20. k fischer says:

    Good point, but I think that Munoz could submit an EAJA motion to the military judge for a ruling.  I’m not sure Feres would bar recovery because a statute permits it.  I’m just saying that it would be worth a shot.

  21. J.M. says:

    Tried to post this last night, but the spam protection was acting funky. Anyone have that problem?

    @Adocaat- You’re argument against reimbursement for a CDC sounds to this layperson as if you haven’t taken into consideration the resources and advantages a good CDC has that a TDS would not but should have.

    I was accused of a 120 violation. The day I walked into the TDS office was literally his first day on the job after PCS’ing in and he already had a stack of Art 15 packets on his desk to handle. He was a great help and is in my prayers every night, but had I not hired a CDC, I would likely be in prison right now. My CDC had more time to focus on individual cases, contacts after over 20 years in the area that allowed him better access and faster responses from the SJA then a brand new CPT. My CDC had an investigator that found witnesses that CID ignored (in my case ignore is an accurate word. I gave CID, through the TDS, a number of names and they spoke to none of the individuals). The witnesses information eventually led to my accuser admitting to lying under oath and the charges being dismissed. The CDC cost me close to 20k.

    The inequality in the system showed itself at my Art 32 hearing. Two lawyers at the prosecutors table and two more sitting behind them passing notes. How many TDS attorneys were at my table? ONE. Unless the budgets and manning for TDS allows for equal manning, resources and defense investigators, accused personal that can show that the CDC brought something to the table that a TDS could not should be reimbursed.

  22. Christian Deichert says:

    Last time I checked, a military court has no jurisdiction to do anything outside of a court-martial.  Unless or until EAJA is incorporated into Title 10, how would a military judge have jurisdiction to even entertain a motion, let alone grand relief under a Title 28 act?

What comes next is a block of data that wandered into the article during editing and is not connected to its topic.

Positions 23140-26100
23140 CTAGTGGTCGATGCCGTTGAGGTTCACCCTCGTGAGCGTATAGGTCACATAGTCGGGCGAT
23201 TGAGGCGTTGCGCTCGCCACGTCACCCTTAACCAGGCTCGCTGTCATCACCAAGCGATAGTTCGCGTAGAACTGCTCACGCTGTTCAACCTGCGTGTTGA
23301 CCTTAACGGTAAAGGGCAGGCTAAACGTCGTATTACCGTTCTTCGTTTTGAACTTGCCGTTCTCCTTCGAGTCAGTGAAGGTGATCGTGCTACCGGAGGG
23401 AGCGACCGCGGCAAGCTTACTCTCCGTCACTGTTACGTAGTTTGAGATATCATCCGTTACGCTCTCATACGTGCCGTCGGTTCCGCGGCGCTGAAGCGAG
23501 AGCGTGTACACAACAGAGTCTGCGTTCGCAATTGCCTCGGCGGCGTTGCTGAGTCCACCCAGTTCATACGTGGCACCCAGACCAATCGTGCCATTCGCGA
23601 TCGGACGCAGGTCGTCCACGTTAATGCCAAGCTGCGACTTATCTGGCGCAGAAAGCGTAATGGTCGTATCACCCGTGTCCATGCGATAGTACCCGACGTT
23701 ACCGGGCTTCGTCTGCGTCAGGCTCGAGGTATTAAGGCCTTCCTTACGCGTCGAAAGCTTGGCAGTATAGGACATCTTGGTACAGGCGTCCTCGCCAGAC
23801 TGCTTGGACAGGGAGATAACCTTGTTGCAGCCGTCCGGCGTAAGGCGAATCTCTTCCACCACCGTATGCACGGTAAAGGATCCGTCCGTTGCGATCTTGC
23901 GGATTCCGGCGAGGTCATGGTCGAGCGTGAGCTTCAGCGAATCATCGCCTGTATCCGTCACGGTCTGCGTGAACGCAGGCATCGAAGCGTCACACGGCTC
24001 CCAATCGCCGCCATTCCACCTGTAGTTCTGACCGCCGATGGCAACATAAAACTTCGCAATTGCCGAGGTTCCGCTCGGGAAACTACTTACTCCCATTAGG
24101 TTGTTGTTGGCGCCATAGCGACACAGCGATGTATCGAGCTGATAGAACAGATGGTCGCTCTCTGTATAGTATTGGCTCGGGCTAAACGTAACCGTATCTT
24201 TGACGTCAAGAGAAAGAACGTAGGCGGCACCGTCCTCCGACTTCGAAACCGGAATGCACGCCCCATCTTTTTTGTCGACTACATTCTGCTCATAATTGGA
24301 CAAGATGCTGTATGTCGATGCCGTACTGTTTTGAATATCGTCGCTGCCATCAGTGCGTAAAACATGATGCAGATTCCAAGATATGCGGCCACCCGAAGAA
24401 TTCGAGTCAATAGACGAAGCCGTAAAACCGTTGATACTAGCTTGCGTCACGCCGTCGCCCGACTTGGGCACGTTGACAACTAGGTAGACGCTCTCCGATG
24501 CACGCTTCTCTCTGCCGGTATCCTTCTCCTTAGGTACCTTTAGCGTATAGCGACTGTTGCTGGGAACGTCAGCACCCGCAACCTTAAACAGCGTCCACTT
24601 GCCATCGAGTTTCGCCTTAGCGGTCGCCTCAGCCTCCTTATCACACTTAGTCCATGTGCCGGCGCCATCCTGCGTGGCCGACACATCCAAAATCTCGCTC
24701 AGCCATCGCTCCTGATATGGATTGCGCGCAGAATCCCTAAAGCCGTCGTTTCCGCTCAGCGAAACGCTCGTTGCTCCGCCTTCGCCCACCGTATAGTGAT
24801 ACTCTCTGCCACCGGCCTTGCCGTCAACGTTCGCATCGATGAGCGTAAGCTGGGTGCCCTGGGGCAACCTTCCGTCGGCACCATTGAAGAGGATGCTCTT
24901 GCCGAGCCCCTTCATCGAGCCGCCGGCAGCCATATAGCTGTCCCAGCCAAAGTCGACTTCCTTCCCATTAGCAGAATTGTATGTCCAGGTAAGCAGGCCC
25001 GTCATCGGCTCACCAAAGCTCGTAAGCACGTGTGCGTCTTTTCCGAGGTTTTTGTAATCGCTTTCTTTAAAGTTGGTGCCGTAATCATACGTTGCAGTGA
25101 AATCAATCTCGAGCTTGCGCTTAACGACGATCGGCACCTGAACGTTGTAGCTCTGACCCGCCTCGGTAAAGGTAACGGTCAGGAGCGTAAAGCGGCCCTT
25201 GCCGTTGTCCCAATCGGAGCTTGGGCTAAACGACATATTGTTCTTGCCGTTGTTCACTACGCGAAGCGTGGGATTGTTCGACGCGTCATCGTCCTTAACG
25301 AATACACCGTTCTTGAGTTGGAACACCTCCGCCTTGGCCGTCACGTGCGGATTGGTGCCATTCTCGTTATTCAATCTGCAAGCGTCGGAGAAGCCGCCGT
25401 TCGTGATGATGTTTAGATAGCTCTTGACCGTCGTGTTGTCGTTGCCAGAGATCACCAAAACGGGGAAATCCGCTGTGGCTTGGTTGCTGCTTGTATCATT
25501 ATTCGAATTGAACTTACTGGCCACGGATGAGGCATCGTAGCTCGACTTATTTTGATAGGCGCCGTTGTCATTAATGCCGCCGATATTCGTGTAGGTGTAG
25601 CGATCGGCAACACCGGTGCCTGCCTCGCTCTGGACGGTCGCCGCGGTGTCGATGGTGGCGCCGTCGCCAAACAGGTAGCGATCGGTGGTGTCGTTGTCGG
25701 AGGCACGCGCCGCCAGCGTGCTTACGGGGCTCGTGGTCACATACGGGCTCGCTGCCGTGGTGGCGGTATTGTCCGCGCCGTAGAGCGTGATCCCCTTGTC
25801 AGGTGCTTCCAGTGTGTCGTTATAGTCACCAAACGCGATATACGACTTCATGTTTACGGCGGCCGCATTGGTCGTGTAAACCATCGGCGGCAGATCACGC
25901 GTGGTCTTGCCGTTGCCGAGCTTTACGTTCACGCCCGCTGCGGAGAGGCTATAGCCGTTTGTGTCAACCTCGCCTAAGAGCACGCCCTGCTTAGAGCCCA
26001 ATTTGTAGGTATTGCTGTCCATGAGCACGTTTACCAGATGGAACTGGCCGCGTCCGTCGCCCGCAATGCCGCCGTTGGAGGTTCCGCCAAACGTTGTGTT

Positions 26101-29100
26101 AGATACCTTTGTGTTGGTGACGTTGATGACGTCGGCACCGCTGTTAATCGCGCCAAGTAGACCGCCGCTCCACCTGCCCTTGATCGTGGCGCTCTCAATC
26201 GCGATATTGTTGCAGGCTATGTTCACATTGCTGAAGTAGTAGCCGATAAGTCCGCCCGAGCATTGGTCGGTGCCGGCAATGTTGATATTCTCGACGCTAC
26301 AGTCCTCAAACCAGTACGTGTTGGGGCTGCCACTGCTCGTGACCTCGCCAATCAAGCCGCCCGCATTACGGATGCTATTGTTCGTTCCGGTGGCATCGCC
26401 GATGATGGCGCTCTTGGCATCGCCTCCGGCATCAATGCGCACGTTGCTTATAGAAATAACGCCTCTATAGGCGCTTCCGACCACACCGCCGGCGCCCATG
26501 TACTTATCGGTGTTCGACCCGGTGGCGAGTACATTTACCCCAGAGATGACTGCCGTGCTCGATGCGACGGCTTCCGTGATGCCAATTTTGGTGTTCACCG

Alternatively, if accused get EAJA rights at court-martial, perhaps a deal could be brokered wherein the military gained civil forfeiture powers in courts-martial.

  23. Charlie Gittins says:

    I do not believe there is any relief available in civil damages or attorney’s fees for a service member acquitted of a crime.  Feres is a bar; Bivens is a high hurdle along with prosecutors’ qualified immunity for acts they undertake as prosecutors.  On the other hand, for a military member who has been “wongly convicted and incarcerated” — like where he is acquitted and then convicted of the same crime in violation of the double jeopardy clause, there is 28 U.S.C. 2513 providing for up to $50K in damages to a person who has been wrongully convicted and imprisoned (and up to $100K for a person sentenced to death who is later acquitted or determined to have been wrongly convicted and sentenced).  Jurisdiction is in the Court of Federal Claims under 28 U.S.C. 1495.  In the coming months, I’ll be taking these statutes out for a test drive.  More to follow.

  24. Advocaat says:

    @J.M. – Congrats on your acquittal.  I agree an O-3 defender on his first day would not be equipped to handle any Art 120 case solo.  However, I have no doubt the Army would have also detailed a senior defender to your case (free of charge) had you not elected to hire a CDC.  The trial defense divisions of every service have the counsel to defend every type of case, with the possible exception of capital cases (that’s an entirely separate discussion and I would have no problem forcing GCMCAs to pay for capital defenders up front if they go down that perilous road).  Individuals are free to hire a CDC, just don’t expect me to pay for it.  I’m much more sympathetic towards the investigative assistance argument you made at the end of your post.